Wurmb takes action for Hagerstown-area seniors

November 11, 2008|By JANET HEIM

HAGERSTOWN -- Edward "Ed" C. Wurmb III might be fairly new to Hagerstown, but the Annapolis transplant brings with him a political savvy that he hopes will benefit local senior citizens.

Wurmb and his wife of 47 years, Mary "Lou," moved to a home in The Hamptons at Brightwood development five years ago to be closer to their son and 6-year-old granddaughter, who live on Spielman Road.

Three years ago, Wurmb, 67, gained a new perspective after recovering from a serious illness.

"When I got better, I thought, 'I'm lucky. I'd better share some of that luck,'" he said.

A longtime member of the National Active and Retired Federal Employees (NARFE), he remained active in the organization after he retired from Fort Meade after 36 years of employment.

He started volunteering for the Washington County Commission on Aging, preparing tax returns for seniors. That introduction to some of the issues seniors in Washington County are facing got him thinking about what was needed locally.


As the Washington County representative on the legislative committee of NARFE, Wurmb had the opportunity to testify in Annapolis and was familiar with issues that did not get passed.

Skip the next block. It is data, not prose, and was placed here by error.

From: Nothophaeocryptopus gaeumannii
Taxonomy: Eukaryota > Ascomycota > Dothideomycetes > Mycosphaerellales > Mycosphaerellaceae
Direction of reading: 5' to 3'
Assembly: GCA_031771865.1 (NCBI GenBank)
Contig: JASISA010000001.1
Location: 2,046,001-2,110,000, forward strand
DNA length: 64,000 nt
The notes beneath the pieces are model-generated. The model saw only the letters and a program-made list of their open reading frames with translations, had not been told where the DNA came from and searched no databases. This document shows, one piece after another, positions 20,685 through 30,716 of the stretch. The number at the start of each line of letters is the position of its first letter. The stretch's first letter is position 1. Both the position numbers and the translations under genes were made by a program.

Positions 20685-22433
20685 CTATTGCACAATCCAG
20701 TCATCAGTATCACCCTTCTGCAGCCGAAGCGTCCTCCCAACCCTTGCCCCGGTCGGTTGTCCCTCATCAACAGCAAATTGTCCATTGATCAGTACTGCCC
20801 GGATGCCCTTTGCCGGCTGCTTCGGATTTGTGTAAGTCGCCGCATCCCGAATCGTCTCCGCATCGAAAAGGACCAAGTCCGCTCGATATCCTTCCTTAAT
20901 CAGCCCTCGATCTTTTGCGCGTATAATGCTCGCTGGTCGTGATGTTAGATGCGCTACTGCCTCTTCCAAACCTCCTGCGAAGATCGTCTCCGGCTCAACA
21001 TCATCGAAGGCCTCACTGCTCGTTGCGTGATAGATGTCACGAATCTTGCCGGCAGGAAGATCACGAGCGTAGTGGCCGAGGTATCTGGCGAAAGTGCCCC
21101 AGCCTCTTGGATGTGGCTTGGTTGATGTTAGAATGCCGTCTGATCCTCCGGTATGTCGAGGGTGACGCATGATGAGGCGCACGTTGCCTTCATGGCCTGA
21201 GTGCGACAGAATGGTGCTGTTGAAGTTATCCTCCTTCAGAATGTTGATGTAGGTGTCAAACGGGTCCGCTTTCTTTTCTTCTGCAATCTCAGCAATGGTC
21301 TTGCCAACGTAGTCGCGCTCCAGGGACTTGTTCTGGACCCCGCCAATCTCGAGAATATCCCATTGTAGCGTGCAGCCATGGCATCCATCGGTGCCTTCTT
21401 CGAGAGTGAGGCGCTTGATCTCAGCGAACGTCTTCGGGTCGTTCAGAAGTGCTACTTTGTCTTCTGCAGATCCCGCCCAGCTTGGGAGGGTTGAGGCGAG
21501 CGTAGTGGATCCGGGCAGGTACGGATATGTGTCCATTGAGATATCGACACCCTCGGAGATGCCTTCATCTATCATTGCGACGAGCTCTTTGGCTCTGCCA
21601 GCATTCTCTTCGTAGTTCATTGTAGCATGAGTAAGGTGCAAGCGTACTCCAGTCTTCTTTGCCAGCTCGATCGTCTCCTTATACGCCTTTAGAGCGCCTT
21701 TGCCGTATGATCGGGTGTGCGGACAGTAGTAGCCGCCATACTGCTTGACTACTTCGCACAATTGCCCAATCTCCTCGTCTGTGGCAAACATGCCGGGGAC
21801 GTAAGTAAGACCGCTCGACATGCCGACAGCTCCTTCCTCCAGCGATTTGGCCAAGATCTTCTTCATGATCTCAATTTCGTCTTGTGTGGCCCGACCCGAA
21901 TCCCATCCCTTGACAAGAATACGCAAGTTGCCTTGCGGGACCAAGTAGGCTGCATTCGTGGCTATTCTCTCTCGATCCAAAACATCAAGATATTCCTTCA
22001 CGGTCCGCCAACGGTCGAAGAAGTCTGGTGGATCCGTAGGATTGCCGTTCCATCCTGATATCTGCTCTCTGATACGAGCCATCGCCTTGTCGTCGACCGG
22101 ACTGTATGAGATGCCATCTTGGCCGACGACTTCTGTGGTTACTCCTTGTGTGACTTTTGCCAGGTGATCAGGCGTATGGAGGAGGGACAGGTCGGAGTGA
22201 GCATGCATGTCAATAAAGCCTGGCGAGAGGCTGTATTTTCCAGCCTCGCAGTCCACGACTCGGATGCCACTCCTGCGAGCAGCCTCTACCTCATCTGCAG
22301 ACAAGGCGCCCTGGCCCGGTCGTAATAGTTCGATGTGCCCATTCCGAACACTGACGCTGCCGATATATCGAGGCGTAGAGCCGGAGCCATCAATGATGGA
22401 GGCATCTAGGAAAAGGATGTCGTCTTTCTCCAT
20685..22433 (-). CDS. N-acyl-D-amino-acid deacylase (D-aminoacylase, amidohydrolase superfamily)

Looking for another way to engage county seniors in issues and get the attention of legislators, he formed the Washington County Senior Coalition. He has since partnered with the Commission on Aging to reach more seniors.

"When I got into the nitty-gritty of the forum, I brought the Commission on Aging in," Wurmb said. "We did it jointly because it was more than I could do by myself."

The first effort of the Senior Coalition was to present a forum Oct. 6 at the temporary Washington County Senior Center at Girls Inc., with the hopes of making it an annual event.

Wurmb reached out to organizations that work with seniors -- without asking for money from anyone -- to do something good for local seniors.

Members of the Washington County delegation to the Maryland General Assembly were invited to share what they will be doing for county seniors in the upcoming session.

"My goal is advocacy, to advocate for seniors in Annapolis or with Washington County Commissioners," Wurmb said. "I had an idea no one else had tried. I thought I had nothing to lose. If it worked, it would help a lot of people."

Hoping that 30 seniors would attend the senior forum, Wurmb was thrilled when 119 seniors turned out. He also was pleased with the audience participation at the forum.

"It was very encouraging ... I think we've gotten over a major hump," Wurmb said. "We're recognized as something to be heard."

He said the next step is to organize another forum in the spring, this time with the Washington County Commissioners. One item that will be on that agenda is the need for a permanent senior center in Washington County.

What started as a way for Wurmb to meet people after moving here has become a passion, his wife said. She said he's been busy every day since moving here, including a two-year stint as president of their homeowners' association.

The Wurmbs have two sons and three grandchildren.

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